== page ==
Gallstones are solid pieces of stone-like material usually made of cholesterol that form in the gall bladder, which is a small organ on the right hand side of the body, below the liver. It stores a green liquid called bile, which is produced by the liver to help the body digest fats. As we eat, bile is released from the gall bladder into the intestines through a thin tube called the bile duct. Gallstones are formed when some of the chemicals stored in the gall bladder harden into a solid mass. They may be as small as a grain of sand or as large as a golf ball. Some people may have one large stone while others may have many small ones. Gallstones are the most common cause of emergency hospital admission for people with abdominal pain. About eight per cent of the adult population has gallstones and 50,000 people a year have an operation to remove their gallbladder (NHS Choices, 2012o).
Gallstones are made up from a mixture of water, cholesterol and other fats, bile salts and the pigment bilirubin. They occur when the composition of the bile is abnormal, the outlet from the gall bladder is blocked (perhaps by infection), or if there is a family history of gallstones. Gallstones can cause inflammation of the gall bladder (cholecystitis), which may then block the bile duct leading to obstructive jaundice. The passage of a gallstone along the bile duct to the duodenum can be extremely painful.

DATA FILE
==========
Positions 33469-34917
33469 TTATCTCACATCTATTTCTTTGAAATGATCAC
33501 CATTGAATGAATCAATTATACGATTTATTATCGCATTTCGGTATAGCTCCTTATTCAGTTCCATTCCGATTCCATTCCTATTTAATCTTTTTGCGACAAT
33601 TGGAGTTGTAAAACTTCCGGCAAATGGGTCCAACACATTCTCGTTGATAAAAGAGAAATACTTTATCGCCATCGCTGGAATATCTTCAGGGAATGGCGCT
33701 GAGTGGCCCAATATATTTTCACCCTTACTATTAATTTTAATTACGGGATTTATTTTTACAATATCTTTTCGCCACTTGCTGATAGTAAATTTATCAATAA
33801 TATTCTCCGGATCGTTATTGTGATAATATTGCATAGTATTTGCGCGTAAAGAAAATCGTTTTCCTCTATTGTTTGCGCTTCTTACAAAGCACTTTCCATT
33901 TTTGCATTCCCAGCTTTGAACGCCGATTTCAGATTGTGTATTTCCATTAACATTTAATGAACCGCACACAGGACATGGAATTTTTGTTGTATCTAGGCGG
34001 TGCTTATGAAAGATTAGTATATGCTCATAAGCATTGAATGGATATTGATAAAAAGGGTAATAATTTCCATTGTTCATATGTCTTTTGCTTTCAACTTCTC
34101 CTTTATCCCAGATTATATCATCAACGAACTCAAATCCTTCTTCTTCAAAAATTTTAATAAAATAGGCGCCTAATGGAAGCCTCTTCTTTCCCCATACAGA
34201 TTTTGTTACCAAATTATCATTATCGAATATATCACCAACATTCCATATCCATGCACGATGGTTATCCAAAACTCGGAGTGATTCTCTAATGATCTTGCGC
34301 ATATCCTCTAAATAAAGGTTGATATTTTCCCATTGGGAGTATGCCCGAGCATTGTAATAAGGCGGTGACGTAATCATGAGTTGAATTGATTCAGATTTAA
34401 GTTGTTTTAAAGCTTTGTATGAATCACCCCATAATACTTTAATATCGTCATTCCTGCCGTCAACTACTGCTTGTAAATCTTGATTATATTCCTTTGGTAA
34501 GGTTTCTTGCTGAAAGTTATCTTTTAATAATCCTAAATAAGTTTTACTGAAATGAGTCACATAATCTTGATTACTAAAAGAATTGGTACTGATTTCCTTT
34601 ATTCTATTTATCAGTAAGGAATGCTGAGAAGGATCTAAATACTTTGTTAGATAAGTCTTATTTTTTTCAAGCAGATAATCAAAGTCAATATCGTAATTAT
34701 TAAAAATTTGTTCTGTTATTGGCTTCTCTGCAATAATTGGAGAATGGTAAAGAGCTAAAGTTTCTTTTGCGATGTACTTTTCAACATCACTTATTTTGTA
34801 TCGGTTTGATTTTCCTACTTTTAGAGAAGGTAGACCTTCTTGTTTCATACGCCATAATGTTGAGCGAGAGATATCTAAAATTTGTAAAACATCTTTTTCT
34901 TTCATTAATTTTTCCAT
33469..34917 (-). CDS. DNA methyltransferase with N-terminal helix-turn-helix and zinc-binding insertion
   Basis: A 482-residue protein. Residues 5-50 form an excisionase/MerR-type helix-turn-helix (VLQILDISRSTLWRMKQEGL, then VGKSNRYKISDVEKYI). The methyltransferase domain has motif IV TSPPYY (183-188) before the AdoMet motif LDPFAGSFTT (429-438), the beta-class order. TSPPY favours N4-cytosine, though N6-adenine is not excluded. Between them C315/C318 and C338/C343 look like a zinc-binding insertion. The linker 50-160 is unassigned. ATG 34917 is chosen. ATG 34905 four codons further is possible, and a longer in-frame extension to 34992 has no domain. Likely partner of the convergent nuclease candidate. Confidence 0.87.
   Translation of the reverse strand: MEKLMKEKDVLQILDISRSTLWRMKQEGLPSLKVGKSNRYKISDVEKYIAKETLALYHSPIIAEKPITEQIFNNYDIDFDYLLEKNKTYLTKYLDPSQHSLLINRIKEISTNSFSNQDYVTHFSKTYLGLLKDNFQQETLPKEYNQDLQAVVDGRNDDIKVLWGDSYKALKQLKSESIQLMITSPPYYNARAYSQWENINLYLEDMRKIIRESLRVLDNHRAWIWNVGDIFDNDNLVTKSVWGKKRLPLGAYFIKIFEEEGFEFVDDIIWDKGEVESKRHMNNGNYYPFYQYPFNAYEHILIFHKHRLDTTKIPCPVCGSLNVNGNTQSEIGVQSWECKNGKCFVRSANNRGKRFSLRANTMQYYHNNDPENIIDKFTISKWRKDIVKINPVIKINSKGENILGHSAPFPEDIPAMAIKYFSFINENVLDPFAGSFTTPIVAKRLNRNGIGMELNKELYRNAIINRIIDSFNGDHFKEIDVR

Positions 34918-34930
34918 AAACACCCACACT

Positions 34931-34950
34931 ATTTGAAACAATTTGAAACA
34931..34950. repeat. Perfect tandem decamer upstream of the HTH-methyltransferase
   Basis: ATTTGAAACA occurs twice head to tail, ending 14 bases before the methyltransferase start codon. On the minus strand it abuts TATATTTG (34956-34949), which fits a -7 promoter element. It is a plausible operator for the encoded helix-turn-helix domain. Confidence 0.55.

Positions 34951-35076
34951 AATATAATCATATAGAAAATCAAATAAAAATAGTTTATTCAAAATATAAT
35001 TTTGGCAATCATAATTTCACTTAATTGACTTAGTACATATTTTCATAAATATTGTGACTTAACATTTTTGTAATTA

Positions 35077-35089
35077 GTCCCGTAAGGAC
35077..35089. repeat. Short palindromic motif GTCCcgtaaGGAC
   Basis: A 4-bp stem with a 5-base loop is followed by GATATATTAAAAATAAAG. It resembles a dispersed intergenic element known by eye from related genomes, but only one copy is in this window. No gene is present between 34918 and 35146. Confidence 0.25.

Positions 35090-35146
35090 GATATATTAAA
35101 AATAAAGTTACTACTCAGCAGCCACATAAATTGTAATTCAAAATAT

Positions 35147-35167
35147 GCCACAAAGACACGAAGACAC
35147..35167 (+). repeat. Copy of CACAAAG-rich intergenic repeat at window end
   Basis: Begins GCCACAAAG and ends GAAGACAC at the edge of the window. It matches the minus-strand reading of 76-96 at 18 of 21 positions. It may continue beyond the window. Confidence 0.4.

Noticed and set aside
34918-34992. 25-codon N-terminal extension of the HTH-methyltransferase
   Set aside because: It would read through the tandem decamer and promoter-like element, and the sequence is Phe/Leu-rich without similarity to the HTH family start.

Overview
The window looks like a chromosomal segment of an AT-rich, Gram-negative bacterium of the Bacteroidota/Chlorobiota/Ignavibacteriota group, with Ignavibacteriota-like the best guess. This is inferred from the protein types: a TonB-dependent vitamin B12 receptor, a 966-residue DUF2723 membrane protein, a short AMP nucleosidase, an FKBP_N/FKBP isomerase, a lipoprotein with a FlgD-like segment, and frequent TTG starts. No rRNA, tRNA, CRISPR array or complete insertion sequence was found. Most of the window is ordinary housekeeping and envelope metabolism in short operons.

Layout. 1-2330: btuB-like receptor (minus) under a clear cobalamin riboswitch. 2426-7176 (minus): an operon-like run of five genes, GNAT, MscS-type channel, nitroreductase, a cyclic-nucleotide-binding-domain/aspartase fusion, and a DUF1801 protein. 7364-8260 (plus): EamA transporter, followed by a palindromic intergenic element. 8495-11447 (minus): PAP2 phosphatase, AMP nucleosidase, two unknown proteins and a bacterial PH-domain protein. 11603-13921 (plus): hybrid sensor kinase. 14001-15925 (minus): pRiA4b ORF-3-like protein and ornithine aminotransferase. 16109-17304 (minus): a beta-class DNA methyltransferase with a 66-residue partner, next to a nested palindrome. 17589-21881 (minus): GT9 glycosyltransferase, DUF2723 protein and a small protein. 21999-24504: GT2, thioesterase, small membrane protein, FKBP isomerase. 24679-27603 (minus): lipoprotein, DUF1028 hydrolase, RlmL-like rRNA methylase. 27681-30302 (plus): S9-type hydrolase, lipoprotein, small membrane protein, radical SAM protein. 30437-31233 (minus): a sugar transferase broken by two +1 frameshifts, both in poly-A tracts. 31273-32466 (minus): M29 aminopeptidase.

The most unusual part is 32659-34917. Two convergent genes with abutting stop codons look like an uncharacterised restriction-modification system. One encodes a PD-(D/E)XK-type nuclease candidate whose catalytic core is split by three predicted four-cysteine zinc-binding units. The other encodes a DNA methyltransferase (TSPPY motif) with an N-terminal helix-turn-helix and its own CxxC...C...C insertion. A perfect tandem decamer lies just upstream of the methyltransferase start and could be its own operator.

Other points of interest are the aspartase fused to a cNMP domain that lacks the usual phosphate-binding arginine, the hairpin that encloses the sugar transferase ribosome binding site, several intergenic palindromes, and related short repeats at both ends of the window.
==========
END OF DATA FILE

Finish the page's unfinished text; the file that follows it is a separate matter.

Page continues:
Obesity is a major risk factor for gallstones, especially in women, who are two to three times as likely as men to develop gallstones. Risk also increases with age; people over 40 are at a higher risk. Diet is also a causal factor. A study published in the British Medical Journal in 1985 reported that meat-eaters are twice as likely to develop gallstones as vegetarians (Pixley et al., 1985). Since then the low incidence of gallstones in vegetarians compared to meat-eaters has been reported (Key et al., 1999). Indeed vegetarian diets have been shown to be beneficial for both the prevention and treatment of gallstones (Leitzmann, 2005). The main risk factors appear to be low fibre intake, high saturated fat and cholesterol intake and obesity. An Australian study reported an inverse association between dietary fibre and gallstones (Segasothy and Phillips, 2000). In other words, the more fibre in the diet, the lower the risk of gallstones. Polish researchers examined the diets of patients suffering from gallstones and found that they were characterised by their low fibre diet (Ostrowska et al., 2005). Patients with gallstones ate less wholemeal products, fruit and vegetables and pulses. Furthermore, obese women with gallstones ate significantly more milk, yogurt, meat and meat products.
Due to the role that cholesterol appears to play in the formation of gallstones, the UK government recommends that the following fatty foods with high cholesterol content are avoided: meat pies, sausages and fatty cuts of meat, butter and lard, and cakes and biscuits. They recommend a low-fat, high-fibre diet including plenty of fresh fruit and vegetables (at least five portions a day) and wholegrain foods (NHS Choices, 2012p). They also say that there is evidence that regularly eating nuts (such as peanuts or cashews), can help reduce the risk of developing gallstones. Cutting down your drinking to no more than 3-4 units a day for men and 2-3 units a day for women may also reduce the risk.